Veterans Day: 1919 to Present

On the 11th hour of the 11th day of the 11th month an armistice was called for “The War to End All Wars,” the Great War, World War I. That was Nov. 11, 1918, but the war did not end until the signing of the Treaty of Versailles on June 28, 1919.

The “firsts” of WWI

There were a lot of firsts during WWI, including chemical warfare, gas masks, steel helmets, tanks, submarine warfare, camouflage painting of ships, artillery as a major battlefield weapon, machine guns, wireless communication in battle, military airplanes, cameras in airplanes for reconnaissance, blood banks, and ambulance trucks.

More than 10 million military were killed and almost as many civilians. Four empires disappeared: the German, Austro-Hungarian, Ottoman, and Russian empire. The Spanish Flu pandemic also killed an estimated 20 to 50 million people; more American military died of Spanish Flu than of battle wounds.

The first Armistice Day celebration was held at Buckingham Palace on Nov. 11, 1919, and included two minutes of silence to respect the war dead and those left behind. Known as Remembrance Day, it continues to be celebrated every year. President Woodrow Wilson made a proclamation commemorating the first anniversary of Armistice Day.

In the British Commonwealth, it is also known as Poppy Day. The Poppy Lady from France, Madame E. Guérin, was a teacher, lecturer, fund raiser and humanitarian during WWI. For her work she received two awards from the government of France, and the Victory Liberty Loan Medallion from the United States. The poppy was her symbol. She spoke at the American Legion Convention of 1920. The Legion adopted the poppy as their symbol of remembrance of Armistice Day.

The poem “In Flanders Fields,” written by Canadian physician Lieutenant Colonel John McCrae, references poppies. The poem was a remembrance of a fellow soldier after the Second Battle of Ypres. It was written in May 1915 shortly after the battle and published that December and was widely popular. The last line is: “We shall not sleep, though poppies grow in Flanders fields.”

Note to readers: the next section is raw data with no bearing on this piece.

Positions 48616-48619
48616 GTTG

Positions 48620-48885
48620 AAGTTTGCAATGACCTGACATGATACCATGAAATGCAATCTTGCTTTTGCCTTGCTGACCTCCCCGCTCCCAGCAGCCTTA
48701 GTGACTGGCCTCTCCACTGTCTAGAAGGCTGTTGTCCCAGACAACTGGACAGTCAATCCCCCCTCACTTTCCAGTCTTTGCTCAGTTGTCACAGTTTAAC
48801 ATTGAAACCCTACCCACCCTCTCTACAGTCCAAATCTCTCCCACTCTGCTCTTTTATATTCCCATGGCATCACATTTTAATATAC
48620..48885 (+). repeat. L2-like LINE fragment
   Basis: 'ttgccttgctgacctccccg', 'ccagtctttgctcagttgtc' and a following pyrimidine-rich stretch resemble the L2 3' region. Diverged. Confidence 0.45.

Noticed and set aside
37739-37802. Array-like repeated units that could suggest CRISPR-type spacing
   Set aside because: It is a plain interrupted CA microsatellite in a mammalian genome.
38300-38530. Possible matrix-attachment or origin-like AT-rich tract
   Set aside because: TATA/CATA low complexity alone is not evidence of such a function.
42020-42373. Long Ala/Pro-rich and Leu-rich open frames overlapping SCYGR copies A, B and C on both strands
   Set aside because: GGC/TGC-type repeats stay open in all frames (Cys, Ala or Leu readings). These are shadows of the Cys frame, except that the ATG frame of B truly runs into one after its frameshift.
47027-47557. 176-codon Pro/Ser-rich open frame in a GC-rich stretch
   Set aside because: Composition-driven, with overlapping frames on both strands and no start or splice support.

After 26 states declared Nov. 11 a state holiday, the U.S. Congress passed a concurrent resolution in 1926 calling for the flag to be displayed from government buildings on Nov. 11. President Coolidge issued a proclamation calling for appropriate ceremonies to mark the day. Twelve years later, in 1938, Congress passed a law making Nov. 11 a national holiday to be known as Armistice Day, dedicated to world peace and to honor veterans of WWI.

In 1947 Raymond Weeks, a veteran of WWII, led the first “National Veterans Day” in Birmingham, Ala. Weeks lobbied Congress and presidents to expand Armistice Day to celebrate all veterans. In 1954, Congress did change the name to Veterans Day and said it was a day to honor all veterans. President Dwight Eisenhower made the first Presidential Proclamation of Veterans Day that year. For his work, Weeks is known as the Father of Veterans Day and in 1982 was awarded the Presidential Citizenship Medal by President Ronald Reagan.

In 1968 Congress passed the Uniform Holiday Act ensuring a three-day weekend for federal employees for Washington’s birthday, Memorial Day, Veterans Day, and Columbus Day. Veterans Day would be observed on the fourth Monday in October. In 1971 the first three-day-weekend Veterans Day was observed with considerable national confusion, and in 1975 President Ford signed a law moving Veterans Day back to November 11.

Days to Honor Veterans

In the United States there are three days to honor people who served in the military:

  • Armed Forces Day: observed on the third Saturday in May, is a celebration of people currently on active duty.
  • Memorial Day: observed on the last Sunday in May, is a day to honor those who have died while serving on active duty.
  • Veterans Day: observed on November 11, is a celebration of people who have been discharged from active duty under conditions other than dishonorable or are currently serving on active duty.
Armistice Day parade
An Armistice Day parade on Pearl Street in Boulder, Colorado, in 1920.
Image courtesy Carnegie Library for Local History / Museum of Boulder Collection.